It seems that alternative worldbuilding, multi-linear storytelling, and pluriversal narratives are not only key aspects of your projects, but also prevalent in the core structure of your platform The Archive as it ruptures the linear and unidirectional logic of time. As if the already and the not-yet-existing future projects could coexist with each other. How the fictitious worlds and characters from the future could inform the here and now? Could they also rewrite or infiltrate the past as well, thus altering and hijacking causal premises pointing toward a potential future?
H.: The first iteration of The Archive was the immersive installation Archive II (The Beyond) shown at the exhibition Mine My Mind in the Art Quarter Budapest (AQB) – preceded by a series of public performances at Placcc Festival – in 2020. The original idea was to make an exhibition version of our 2019 performance Summit, but soon we realized that it would be much more interesting to create something new, as a “continuation” of the project. Summit is an event where people come together to collectively await an undefined Future Event. Although the melancholic atmosphere of the gathering implies that a darker world is about to come, it remains unclear whether it is specifically a death or rather a different kind of existence. If we think in linear time, The Beyond invites the audience into a space-time that follows the Future Event, yet what happened is still unnamed. What one encounters in this beyond reality may retrospectively put Summit into a new light, making the gathering the initial chapter of The Archive.
Following this, we became more preoccupied with the shared consciousness from which we construct Hollow’s worlds. We have started to write subplots and background stories establishing links between these universes. The website we present now aims not only to explore but also to document connections and storylines that were hidden before – in many cases, even to us. The Archive is evergrowing, and we have already included references to events that would take place in Hollow’s upcoming projects. The site most closely resembles a brainstorming, where surprising parallels and connection points emerge. The database, operating on the verge of reality and fiction, follows the non- or multilinear logic of the hyperspace, which is often an important feature of Hollow’s performances taking place in the physical reality, too. This encourages the audience to step out from the here and now, to allow more space for their fantasies while immersed in experiences that do not follow the logic of order and rationality.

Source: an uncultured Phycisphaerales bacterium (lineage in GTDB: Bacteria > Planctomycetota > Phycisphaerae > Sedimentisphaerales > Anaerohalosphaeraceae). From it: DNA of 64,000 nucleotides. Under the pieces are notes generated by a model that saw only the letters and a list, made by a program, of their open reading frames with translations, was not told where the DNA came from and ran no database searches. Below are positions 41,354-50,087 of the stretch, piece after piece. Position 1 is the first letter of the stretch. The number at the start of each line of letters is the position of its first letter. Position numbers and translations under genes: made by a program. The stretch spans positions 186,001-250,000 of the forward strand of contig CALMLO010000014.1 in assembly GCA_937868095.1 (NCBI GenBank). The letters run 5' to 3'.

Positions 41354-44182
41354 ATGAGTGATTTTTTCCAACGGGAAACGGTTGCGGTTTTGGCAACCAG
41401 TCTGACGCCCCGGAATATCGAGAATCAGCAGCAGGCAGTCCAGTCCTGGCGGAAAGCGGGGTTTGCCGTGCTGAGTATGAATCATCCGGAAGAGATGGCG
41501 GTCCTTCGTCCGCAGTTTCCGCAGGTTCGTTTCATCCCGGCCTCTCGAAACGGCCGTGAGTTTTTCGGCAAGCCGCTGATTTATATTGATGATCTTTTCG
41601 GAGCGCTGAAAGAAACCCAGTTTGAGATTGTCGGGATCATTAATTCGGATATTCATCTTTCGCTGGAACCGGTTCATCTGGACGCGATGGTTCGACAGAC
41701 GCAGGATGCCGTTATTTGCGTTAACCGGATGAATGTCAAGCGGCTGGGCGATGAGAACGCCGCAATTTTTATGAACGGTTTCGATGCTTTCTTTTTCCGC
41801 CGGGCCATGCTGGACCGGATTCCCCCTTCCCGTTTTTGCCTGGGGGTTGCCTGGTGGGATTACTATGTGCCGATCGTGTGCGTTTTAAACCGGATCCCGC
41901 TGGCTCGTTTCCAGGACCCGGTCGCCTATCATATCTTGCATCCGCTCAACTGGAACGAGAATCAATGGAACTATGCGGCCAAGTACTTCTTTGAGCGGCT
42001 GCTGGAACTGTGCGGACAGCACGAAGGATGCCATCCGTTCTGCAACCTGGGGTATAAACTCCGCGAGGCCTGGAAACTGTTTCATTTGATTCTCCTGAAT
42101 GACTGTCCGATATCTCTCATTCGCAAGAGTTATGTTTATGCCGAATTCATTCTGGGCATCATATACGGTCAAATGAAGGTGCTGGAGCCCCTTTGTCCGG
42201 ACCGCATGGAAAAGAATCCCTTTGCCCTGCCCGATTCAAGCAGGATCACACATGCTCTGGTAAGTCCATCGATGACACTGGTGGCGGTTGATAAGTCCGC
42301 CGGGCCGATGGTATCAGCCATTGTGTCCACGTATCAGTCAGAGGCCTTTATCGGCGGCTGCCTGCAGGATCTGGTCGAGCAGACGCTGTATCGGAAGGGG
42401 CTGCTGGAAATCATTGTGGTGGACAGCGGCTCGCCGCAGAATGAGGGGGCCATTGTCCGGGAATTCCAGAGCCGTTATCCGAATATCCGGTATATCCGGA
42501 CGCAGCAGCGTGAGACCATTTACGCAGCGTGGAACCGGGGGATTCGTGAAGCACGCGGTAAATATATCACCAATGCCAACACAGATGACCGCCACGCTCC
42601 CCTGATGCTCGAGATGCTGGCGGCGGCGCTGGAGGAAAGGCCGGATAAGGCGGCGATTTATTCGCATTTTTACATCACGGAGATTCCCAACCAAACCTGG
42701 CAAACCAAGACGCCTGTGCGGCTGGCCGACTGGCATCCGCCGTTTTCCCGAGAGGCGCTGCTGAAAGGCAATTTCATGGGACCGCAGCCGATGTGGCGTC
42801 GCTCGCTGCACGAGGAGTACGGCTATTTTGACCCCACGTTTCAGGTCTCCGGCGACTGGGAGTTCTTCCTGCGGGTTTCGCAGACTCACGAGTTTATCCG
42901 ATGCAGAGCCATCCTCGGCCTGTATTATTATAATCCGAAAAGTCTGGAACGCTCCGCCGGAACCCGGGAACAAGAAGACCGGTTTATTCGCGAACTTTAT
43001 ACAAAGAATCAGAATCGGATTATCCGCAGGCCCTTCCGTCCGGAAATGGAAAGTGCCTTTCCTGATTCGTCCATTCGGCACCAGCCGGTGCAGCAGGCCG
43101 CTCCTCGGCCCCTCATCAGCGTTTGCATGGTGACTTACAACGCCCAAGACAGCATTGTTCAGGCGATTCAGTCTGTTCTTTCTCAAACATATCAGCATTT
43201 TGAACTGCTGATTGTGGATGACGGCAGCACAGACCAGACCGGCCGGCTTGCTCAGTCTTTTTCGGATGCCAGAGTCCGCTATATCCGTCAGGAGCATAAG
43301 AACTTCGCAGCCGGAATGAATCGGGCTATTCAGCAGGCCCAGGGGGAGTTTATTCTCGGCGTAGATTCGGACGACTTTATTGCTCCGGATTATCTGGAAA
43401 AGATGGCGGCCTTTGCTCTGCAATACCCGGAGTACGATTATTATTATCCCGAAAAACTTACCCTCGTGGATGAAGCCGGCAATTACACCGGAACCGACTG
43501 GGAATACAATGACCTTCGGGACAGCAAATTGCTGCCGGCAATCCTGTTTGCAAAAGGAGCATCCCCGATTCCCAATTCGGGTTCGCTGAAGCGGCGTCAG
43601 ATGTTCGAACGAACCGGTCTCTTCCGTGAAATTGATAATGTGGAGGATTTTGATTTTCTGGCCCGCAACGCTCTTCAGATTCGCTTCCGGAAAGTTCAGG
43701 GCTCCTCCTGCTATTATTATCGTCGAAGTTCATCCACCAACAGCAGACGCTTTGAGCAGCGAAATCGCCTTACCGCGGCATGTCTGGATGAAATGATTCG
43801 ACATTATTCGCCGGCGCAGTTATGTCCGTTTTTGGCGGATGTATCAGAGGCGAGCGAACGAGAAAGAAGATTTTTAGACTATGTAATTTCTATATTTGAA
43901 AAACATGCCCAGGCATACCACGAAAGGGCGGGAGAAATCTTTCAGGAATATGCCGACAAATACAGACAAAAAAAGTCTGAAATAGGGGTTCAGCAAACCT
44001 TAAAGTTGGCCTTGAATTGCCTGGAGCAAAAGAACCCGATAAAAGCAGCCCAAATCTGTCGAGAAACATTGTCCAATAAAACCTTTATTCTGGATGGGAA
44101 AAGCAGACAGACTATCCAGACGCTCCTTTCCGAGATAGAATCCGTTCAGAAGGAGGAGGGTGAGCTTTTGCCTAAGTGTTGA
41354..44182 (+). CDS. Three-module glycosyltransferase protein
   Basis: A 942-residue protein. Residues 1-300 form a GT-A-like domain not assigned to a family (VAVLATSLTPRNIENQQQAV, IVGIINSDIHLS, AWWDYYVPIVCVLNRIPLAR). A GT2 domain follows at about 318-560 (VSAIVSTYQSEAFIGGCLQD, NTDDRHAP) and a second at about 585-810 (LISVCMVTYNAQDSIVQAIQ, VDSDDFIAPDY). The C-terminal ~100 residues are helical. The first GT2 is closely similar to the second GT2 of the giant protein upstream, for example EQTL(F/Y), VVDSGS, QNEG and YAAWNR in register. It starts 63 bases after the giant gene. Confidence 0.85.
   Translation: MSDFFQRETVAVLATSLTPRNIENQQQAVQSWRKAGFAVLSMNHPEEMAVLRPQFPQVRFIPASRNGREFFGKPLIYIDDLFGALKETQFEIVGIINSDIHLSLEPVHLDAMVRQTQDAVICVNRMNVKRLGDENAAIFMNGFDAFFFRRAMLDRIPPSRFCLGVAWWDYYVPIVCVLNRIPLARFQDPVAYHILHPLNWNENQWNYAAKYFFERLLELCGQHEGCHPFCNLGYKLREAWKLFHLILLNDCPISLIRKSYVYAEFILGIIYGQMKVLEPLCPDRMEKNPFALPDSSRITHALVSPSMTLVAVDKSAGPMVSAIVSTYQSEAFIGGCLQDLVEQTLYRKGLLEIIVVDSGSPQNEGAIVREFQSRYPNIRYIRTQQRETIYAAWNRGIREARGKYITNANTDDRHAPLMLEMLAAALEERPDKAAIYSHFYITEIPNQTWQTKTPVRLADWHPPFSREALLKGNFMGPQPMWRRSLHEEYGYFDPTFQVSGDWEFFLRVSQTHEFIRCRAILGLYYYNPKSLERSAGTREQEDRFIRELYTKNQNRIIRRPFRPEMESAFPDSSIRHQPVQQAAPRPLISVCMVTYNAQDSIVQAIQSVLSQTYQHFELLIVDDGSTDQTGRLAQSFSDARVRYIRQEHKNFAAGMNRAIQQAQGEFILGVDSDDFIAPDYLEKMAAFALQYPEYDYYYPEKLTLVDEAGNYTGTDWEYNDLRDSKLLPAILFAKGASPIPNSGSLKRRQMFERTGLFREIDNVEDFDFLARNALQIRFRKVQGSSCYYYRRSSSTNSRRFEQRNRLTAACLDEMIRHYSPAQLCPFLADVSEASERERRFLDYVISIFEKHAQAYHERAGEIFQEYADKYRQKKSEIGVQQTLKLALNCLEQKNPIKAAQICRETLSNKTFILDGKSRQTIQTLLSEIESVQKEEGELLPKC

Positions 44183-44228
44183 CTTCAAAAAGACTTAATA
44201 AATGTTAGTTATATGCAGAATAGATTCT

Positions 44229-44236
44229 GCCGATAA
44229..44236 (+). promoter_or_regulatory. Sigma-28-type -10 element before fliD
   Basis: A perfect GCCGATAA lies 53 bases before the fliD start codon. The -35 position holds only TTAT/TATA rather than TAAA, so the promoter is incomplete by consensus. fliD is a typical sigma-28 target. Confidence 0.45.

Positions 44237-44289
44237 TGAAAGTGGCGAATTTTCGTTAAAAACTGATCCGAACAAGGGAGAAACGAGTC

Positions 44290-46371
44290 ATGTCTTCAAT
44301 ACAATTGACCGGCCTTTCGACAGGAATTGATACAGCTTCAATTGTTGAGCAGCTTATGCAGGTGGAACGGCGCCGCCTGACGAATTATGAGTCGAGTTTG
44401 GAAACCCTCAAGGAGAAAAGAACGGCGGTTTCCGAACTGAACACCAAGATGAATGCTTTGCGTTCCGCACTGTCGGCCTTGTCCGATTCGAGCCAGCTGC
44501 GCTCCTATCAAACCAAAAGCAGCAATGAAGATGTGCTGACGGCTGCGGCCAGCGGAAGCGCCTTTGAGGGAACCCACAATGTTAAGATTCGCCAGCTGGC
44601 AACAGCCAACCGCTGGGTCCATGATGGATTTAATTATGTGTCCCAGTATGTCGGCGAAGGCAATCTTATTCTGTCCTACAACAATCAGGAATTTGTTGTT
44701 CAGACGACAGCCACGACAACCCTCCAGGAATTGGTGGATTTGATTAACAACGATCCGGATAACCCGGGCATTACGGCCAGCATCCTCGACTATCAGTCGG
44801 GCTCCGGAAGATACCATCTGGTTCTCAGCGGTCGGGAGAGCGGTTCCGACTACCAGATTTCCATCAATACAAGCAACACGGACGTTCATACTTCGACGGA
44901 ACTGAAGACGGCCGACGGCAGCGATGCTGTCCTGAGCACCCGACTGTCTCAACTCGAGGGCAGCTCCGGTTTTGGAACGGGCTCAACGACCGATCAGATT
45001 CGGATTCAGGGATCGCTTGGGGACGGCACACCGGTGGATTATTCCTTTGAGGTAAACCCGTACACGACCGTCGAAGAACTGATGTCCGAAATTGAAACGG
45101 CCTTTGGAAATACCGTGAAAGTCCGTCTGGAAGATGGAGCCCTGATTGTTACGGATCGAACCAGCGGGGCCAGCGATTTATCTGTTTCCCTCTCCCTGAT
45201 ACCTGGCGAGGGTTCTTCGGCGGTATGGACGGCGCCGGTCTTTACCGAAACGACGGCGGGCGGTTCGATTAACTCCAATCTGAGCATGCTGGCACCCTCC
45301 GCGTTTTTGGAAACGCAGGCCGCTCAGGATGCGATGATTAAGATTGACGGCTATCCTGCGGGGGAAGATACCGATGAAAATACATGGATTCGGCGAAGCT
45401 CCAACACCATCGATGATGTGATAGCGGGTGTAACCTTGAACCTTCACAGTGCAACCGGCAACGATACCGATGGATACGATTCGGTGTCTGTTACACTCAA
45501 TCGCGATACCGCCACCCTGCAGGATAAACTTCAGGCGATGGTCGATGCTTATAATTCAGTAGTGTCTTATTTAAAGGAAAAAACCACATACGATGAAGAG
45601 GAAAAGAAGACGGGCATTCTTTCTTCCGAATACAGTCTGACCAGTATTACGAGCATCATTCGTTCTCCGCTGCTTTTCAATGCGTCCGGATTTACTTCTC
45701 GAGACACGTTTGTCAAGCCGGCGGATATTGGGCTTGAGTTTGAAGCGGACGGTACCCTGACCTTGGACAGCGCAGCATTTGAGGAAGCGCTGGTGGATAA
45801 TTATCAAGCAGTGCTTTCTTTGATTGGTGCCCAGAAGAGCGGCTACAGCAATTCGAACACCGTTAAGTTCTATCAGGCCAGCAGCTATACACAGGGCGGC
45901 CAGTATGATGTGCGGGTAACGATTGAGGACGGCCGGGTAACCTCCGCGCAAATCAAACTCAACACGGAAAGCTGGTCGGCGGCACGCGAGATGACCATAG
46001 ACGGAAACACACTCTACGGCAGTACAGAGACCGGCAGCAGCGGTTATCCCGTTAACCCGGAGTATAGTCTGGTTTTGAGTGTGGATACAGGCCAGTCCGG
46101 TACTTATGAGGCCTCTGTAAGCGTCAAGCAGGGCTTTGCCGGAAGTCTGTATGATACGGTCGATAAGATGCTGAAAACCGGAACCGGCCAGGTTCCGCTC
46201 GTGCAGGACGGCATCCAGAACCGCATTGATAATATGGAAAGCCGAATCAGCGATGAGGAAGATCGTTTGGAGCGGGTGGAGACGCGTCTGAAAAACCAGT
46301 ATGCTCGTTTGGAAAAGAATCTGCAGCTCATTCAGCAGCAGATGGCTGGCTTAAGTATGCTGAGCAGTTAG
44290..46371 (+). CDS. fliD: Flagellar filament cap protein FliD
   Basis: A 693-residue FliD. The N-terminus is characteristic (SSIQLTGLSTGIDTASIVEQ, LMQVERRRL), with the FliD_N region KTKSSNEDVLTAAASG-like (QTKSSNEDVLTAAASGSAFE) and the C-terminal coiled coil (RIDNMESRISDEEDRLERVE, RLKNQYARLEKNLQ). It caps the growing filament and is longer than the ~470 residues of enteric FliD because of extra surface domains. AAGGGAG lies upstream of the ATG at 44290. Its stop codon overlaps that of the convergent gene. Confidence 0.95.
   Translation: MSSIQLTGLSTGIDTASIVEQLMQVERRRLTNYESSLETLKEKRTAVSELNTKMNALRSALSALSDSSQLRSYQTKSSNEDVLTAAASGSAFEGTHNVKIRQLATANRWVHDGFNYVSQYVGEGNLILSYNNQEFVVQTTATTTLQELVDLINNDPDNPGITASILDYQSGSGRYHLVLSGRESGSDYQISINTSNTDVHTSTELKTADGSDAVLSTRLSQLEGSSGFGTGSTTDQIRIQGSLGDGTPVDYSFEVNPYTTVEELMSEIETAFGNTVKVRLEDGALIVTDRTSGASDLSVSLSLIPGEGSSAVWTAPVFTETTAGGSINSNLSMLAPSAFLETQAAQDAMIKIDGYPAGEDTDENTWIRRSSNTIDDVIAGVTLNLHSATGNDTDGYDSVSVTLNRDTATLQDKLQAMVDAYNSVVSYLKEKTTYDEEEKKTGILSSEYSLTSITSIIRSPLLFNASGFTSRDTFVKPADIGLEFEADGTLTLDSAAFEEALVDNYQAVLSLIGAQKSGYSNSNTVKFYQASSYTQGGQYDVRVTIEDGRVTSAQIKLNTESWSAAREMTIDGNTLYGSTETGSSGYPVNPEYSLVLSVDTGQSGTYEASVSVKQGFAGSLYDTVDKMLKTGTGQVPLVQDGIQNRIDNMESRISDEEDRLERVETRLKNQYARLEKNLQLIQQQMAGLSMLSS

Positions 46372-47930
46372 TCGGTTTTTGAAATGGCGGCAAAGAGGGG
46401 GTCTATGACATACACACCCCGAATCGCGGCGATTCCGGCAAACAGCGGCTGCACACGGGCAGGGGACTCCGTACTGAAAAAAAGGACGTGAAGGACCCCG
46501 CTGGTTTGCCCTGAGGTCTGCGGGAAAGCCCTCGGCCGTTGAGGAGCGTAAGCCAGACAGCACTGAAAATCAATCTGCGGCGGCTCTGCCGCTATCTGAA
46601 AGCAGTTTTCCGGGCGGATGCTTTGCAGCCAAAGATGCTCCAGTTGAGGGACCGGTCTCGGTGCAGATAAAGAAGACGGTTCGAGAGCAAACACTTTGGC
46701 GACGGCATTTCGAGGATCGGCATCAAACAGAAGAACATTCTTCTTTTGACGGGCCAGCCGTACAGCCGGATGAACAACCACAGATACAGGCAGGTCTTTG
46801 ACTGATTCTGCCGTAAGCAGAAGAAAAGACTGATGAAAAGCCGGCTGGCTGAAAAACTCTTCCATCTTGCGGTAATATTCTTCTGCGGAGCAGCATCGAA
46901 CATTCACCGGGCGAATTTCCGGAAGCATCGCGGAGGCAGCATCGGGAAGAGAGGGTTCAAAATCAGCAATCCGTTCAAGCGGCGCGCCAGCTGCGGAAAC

The multiplicity of current emergencies whether it be social inequality and injustice, planetary-scale ecological crisis, global pandemics, or the ongoing Ukrainian war where cyberattacks, online propaganda, misinformation, deepfake presidents are all integral parts of military operations, showed us that alternative worldbuilding is not only a route of mere escapism but essential building blocks of our permanent crises and dystopian realities. Is it possible to pivot worldbuilding from poison to cure, turning it from weapon to a politically and aesthetically relevant counter-strategy?
H.: Hollow uses worldbuilding both as a device to create temporary fictional worlds that can bleed into common reality and a means to deconstruct entangled systems and narratives of this reality, like dystopian visions of the future or global pandemics.
Worldmaking, in our case, is a way to construct our own worlding that has a bond with the reality we all perceive. We invite people to participate in this collective mode of hallucination, a game-world where the individual agencies and identities can become temporarily displaced to glimpse into other lives. This dynamic of shedding our own skin, for the time being, is liberating and exciting, verging on escapism. The double bind between our worldmaking and unworlding the very same fiction creates an experiential vibration. This vibration is operating by pulling participants into the void of our fiction and simultaneously leaking back to the common reality, creating a vortex between worlds.
We are not using worldbuilding directly in political means, but to peek into other worldings, where our/your own perception and model of reality can dissolve into a shared fantasy that is both embodied and deconstructed.
For further information about Hollow’s project please visit: https://www.hollow.systems